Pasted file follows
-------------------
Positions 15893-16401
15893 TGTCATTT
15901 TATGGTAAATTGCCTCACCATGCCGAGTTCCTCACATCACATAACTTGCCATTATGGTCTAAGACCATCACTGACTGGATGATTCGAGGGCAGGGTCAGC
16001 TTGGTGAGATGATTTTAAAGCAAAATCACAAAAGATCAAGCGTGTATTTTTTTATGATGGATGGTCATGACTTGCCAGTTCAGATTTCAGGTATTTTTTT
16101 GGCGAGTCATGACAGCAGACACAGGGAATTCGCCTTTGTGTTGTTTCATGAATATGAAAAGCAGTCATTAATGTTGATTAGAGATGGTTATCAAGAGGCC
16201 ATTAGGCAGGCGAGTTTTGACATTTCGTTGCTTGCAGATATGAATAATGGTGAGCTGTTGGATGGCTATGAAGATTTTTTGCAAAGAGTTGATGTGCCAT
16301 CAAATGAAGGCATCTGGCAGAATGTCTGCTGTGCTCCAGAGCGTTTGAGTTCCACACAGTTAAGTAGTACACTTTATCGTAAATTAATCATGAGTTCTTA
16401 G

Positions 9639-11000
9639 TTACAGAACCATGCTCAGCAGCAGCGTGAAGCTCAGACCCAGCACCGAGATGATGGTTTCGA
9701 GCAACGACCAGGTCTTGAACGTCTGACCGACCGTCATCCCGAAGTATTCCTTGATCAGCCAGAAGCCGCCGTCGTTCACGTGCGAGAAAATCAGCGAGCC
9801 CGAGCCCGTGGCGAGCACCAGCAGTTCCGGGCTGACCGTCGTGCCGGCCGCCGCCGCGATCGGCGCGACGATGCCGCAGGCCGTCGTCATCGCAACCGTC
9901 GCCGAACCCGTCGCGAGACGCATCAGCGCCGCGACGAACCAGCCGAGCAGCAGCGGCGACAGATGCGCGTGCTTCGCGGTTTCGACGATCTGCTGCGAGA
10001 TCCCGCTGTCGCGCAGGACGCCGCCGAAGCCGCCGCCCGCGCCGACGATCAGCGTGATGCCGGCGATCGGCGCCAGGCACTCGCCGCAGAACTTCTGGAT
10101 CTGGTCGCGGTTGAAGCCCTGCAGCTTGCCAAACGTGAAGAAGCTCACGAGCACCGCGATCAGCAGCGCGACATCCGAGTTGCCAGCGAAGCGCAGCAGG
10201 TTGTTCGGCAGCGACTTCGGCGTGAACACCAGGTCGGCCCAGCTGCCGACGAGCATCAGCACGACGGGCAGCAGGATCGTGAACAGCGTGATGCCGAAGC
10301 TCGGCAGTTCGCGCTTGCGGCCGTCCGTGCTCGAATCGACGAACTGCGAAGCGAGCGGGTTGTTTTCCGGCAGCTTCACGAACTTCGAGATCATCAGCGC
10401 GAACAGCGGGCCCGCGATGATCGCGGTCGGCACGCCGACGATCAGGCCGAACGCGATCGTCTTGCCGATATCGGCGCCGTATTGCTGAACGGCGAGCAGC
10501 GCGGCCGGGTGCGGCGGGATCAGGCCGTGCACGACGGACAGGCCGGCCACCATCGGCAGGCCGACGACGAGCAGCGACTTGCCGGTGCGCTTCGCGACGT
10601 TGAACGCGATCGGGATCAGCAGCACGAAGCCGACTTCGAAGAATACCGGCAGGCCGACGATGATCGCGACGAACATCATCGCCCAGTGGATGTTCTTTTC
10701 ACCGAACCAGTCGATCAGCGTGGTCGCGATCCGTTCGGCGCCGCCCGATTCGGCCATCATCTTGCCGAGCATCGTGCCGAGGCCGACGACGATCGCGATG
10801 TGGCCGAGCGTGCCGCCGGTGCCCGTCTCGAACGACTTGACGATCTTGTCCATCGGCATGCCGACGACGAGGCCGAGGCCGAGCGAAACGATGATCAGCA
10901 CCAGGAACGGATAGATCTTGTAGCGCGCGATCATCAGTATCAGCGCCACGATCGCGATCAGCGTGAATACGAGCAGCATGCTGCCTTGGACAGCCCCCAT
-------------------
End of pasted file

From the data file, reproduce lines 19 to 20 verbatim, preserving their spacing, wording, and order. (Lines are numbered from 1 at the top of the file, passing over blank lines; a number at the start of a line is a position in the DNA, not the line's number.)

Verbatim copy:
10501 GCGGCCGGGTGCGGCGGGATCAGGCCGTGCACGACGGACAGGCCGGCCACCATCGGCAGGCCGACGACGAGCAGCGACTTGCCGGTGCGCTTCGCGACGT
10601 TGAACGCGATCGGGATCAGCAGCACGAAGCCGACTTCGAAGAATACCGGCAGGCCGACGATGATCGCGACGAACATCATCGCCCAGTGGATGTTCTTTTC